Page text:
3 Ways Out of a Running Rut

The late Oscar Wilde once said, "Consistency is the last refuge of the unimaginative." Wilde was not a runner. Despite participating in a sport where tinkering, tweaking and schedule flexibility can be key to health and progression, the one quality virtually all top endurance athletes share is consistency. 

Month after month of healthy, consistent training trumps short-term large jumps in volume or intensity nine times out of 10. Despite the need for consistency, many athletes find similar training cycles year after year to be filled with drudgery. This often puts athletes into intermittent ruts.

This article will focus on ways for you to address both the consistency you require for improvement and health along with the equally important variety in your running. I believe (unlike Wilde) that consistency and the imaginative need not be mutually exclusive.

More: 27 Ways to Run Better Every Day

Change Your Venue

For 10 years, I have been promoting the psychological benefits of utilizing numerous training venues, as opposed to hitting the same park or road loops day after day. While a small change, such as doing your tempo run in a different neighborhood, your long run in a new park or your track session at a different school, may seem inconsequential—you would indeed be surprised at how refreshing this small change can be.

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Mask Your Session (A Rose By Any Other Name)

We are creatures of habit, as much as any on earth. And because we are conditioned by our habits, as runners we are commonly drawn toward the same type of workouts throughout the year—400-meter repeats for intervals, four-mile flat, steady runs for tempo, 800-meter pick-ups for speed-based endurance and so on. 

Much the way we do our best to implement some freshness in training by finding new venues, we must also change the look of training for each cycle so we can achieve similar physiological needs without getting bogged down by the same workouts year round. Below are some suggestions:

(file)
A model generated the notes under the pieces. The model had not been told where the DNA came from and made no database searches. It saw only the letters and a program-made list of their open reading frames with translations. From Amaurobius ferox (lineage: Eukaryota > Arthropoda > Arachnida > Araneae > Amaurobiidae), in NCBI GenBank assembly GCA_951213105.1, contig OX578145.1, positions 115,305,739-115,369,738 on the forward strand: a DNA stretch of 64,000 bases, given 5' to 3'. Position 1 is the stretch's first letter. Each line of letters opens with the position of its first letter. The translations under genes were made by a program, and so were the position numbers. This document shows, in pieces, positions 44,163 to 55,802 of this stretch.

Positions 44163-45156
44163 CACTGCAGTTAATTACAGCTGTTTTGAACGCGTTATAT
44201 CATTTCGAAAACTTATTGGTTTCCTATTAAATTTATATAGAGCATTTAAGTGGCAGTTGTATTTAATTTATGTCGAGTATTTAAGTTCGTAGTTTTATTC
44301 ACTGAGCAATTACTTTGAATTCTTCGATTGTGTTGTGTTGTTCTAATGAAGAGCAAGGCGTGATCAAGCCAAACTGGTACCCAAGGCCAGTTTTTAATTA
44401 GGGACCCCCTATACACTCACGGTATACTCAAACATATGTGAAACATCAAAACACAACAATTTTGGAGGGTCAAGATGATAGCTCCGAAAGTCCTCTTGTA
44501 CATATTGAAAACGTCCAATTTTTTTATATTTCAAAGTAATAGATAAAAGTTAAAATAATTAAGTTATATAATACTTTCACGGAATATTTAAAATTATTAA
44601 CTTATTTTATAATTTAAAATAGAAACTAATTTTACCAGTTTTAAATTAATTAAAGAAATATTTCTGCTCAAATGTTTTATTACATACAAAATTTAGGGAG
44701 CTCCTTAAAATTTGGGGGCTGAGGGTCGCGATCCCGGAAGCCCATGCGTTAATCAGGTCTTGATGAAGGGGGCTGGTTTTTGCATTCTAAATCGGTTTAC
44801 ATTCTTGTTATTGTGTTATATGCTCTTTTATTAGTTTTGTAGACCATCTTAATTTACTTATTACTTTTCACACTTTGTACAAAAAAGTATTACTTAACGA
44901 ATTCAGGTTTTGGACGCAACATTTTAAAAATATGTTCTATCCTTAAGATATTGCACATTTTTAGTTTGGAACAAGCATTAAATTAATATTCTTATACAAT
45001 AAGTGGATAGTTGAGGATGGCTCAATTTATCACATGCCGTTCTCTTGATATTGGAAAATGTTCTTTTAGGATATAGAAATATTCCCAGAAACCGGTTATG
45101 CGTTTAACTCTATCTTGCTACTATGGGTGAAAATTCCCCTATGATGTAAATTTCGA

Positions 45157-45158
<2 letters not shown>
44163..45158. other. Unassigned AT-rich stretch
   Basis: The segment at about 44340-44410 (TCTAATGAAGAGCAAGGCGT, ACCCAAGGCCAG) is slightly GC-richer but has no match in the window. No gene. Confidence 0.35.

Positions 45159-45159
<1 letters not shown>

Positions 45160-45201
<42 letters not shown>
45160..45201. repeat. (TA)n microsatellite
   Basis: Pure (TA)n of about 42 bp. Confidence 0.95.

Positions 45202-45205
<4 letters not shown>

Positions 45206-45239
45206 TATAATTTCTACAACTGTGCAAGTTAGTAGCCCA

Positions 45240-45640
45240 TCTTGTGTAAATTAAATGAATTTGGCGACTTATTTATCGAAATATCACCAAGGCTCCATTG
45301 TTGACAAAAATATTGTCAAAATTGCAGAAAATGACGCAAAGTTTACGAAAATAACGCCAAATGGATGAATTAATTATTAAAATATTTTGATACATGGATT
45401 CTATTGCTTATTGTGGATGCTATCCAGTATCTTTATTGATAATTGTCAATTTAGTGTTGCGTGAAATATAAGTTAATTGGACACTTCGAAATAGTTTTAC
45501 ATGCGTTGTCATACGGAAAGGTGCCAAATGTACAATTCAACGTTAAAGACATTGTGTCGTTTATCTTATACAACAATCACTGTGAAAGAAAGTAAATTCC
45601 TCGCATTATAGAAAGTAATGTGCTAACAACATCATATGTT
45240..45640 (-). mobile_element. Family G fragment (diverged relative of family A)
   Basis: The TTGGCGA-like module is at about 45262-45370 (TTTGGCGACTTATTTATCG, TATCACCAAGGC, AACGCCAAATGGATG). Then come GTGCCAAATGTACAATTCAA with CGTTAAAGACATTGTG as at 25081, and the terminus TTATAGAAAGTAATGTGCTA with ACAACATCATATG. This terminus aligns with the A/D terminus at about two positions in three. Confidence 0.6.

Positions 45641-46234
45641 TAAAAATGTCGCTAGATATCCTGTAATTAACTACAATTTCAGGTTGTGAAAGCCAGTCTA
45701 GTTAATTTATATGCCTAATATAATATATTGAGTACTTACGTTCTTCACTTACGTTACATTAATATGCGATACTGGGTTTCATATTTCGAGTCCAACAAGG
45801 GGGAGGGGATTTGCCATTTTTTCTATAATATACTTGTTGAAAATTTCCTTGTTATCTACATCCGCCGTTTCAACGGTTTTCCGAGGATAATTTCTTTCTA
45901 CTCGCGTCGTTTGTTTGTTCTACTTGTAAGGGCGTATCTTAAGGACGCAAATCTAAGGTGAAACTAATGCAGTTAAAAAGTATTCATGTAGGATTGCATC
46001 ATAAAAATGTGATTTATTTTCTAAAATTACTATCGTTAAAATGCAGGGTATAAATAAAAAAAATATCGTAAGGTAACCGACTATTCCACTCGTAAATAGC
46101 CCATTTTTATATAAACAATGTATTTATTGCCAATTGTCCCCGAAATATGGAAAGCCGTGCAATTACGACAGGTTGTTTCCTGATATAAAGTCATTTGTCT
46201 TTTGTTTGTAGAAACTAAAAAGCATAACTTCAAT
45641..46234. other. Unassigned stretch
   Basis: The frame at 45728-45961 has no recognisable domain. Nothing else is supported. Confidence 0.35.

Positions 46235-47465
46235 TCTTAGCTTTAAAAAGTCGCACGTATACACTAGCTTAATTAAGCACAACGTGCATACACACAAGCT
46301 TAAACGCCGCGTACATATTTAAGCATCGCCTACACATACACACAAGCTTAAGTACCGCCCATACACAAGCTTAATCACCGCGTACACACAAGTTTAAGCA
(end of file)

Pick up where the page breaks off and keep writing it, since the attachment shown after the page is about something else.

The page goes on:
Common Workout: 10 x 400 meters 

Alternative Suggestion: effort-based pick-ups of 1:30/1:15/1:00 @ 95 percent effort on a flat or even slightly downhill segment with 60 seconds between pick-ups and 3 to 4 minutes between sets. Try three sets.

Common Workout: 4- or 5-mile tempo run 

Alternative Suggestion: mile repeats with short rest (75 seconds or less). Physiologically, there is virtually no difference between the two. It's important in this segment to keep your heart rate between 85 to 90 percent of max (steady, but not all out).

Common Workout: longer moderate sub-threshold run (80 percent of max effort) for 40 to 45 minutes

Alternative Suggestion: moderate pick-ups (30 seconds per mile slower than current 10K race pace) of 5:45 – 4:45 – 3:45 – 2:45 – 1:45 – 45 seconds x 2 sets with 75 seconds recovery between each set.
 

Alternative Suggestion: moderate pick-ups (30 seconds per mile slower than current 10K race pace) of 5:45 – 4:45 – 3:45 – 2:45 – 1:45 – 45 seconds x 2 sets with 75 seconds recovery between each set.


The above sessions are just like your favorites, but simply masked as something new. Once again, the main idea here is to give you a fresh look at your training. Former world mile record-holder Filbert Bayi of Tanzania once said, "I have done the same training sessions hundreds of times, and yet none were the same."

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